European lawmakers may end up forcing the tech industry to make their smartphones, tablets, and laptops easier to repair and upgrade in order to cut down on electronic waste.
The push comes from a plan the European Commission adopted on Wednesday to pave the way for an environmentally sustainable “climate neutral” economy. To pull this off, the European lawmakers are aiming to enact “right to repair” policies in the region by 2021 so consumers will hold on to their electronic devices for a longer time, lessening the need to buy new hardware.
“Many products break down too easily, cannot be reused, repaired or recycled, or are made for single use only. There is a huge potential to be exploited both for businesses and consumers,” European Commissioner Frans Timmermans said in yesterday’s announcement.
The plan itself specifically calls out mobile phones, tablets, and laptops and the need for regulatory measures to ensure the products are durable and upgradeable and also easy to recycle and reuse. “Value is lost when fully or partially functional products are discarded because they are not repairable, the battery cannot be replaced, the software is no longer supported, or materials incorporated in devices are not recovered,” the plan says.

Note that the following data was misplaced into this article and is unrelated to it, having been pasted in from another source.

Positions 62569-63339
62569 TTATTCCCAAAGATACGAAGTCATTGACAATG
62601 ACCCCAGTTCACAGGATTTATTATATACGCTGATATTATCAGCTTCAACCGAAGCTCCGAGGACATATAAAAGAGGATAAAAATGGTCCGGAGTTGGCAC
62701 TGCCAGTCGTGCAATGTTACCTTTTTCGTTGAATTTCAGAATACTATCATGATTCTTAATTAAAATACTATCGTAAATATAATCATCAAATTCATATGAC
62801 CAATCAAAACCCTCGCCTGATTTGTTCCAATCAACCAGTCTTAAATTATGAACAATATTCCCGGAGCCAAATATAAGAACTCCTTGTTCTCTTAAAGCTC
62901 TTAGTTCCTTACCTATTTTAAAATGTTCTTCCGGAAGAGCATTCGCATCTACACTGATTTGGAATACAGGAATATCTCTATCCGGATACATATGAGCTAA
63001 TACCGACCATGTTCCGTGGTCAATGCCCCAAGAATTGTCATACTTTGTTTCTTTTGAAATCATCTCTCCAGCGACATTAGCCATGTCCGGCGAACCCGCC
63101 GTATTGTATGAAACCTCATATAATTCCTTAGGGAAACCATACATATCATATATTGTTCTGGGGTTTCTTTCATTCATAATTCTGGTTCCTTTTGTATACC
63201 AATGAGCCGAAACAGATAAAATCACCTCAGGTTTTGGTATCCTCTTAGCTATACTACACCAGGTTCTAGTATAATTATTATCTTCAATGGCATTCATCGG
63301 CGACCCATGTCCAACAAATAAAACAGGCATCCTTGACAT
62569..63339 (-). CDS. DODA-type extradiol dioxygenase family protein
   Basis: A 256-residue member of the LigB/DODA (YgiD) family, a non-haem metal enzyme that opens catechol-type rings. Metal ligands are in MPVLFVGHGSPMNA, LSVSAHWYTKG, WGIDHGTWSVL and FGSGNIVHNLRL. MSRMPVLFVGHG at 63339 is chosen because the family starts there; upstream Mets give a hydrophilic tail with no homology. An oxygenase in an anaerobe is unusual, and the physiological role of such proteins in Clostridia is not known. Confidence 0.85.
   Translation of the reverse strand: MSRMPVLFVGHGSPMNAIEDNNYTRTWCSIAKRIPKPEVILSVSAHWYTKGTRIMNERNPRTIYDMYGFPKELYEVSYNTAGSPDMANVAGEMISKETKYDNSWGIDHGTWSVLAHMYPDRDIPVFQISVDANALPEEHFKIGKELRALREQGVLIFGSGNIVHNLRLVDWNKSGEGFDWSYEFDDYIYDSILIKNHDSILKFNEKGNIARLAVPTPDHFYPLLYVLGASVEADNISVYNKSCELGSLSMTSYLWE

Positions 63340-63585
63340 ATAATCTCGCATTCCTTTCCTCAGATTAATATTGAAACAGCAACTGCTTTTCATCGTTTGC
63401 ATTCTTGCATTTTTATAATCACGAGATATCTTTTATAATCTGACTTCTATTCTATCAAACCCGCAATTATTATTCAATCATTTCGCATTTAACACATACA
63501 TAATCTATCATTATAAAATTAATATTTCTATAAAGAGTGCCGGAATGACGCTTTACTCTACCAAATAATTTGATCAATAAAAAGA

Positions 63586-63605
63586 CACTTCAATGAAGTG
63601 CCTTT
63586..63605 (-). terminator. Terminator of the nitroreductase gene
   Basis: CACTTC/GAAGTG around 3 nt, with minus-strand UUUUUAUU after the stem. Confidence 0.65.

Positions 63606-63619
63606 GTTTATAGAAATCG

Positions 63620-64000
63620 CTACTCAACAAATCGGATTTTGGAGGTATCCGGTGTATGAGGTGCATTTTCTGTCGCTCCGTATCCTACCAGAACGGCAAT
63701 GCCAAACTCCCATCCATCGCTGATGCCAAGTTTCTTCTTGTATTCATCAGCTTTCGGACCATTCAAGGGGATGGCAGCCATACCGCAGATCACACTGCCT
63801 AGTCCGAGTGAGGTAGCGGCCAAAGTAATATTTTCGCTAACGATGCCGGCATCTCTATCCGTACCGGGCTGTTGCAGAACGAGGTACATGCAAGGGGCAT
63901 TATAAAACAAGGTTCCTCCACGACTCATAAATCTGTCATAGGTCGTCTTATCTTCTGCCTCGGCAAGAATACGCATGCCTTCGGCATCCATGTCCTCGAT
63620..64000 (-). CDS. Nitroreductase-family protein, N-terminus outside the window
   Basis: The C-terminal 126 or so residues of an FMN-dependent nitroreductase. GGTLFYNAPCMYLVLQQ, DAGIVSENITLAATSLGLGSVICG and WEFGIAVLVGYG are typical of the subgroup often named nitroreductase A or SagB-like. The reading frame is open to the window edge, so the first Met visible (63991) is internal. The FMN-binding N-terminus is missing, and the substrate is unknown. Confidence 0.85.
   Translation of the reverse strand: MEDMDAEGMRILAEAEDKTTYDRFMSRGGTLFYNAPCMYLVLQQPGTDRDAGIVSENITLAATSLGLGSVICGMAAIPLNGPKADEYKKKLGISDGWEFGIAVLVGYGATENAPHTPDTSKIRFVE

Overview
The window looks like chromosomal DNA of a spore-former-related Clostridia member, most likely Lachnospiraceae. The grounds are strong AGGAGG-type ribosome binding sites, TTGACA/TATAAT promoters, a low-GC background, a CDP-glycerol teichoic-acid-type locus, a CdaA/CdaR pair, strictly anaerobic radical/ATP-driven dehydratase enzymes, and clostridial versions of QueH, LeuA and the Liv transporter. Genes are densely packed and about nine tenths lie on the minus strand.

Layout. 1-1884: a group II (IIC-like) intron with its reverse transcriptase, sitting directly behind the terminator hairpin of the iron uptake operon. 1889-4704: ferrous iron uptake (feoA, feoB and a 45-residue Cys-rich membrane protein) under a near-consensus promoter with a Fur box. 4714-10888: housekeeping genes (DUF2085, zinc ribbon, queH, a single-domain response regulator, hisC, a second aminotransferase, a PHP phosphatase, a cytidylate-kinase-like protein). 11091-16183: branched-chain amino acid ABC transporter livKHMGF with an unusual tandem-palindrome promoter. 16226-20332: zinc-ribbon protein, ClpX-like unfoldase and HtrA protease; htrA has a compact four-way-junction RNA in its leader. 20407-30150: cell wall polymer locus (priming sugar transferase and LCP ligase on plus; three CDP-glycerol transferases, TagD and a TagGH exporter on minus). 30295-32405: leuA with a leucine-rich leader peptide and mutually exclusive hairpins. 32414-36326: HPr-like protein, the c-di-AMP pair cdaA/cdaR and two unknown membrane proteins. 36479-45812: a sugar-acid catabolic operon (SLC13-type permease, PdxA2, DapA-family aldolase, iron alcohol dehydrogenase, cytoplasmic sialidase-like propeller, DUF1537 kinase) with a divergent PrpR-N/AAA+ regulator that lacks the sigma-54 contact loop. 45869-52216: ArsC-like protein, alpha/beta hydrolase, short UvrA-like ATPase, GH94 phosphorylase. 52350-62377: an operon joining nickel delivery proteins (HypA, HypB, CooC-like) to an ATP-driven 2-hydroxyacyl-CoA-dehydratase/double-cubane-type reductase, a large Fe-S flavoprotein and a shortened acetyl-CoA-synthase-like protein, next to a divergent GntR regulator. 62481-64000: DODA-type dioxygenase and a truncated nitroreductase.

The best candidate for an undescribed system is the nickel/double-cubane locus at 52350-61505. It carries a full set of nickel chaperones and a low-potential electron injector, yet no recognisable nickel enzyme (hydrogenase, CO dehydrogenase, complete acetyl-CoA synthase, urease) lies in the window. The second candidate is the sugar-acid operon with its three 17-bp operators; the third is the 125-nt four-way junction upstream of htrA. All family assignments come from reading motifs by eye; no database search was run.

The push for right to repair arrives as the Commission is reportedly mulling over requiring smartphones to be built with easily replaceable batteries. That would be a massive change for the industry, considering all the major handsets, including the iPhone and Samsung Galaxy, have batteries that are firmly sealed inside the product, which requires special tools and know-how to get in.
The big question is how the EU will enact the right-to-repair policies. For the past decade, the EU tried to get the tech industry to voluntarily adopt a common charger for smartphone products. The approach helped eliminate dozens of charging port standards down to three: USB Type C, micro-USB, and Apple’s Lightning port. Now many European lawmakers are demanding the Commission pass legislation to effectively force Apple to adopt USB Type C.
For now, the Commission hasn’t specified how it’ll implement the right-to-repair policies. But European lawmakers plan on cooperating with businesses and stakeholders to get them on board with the plan.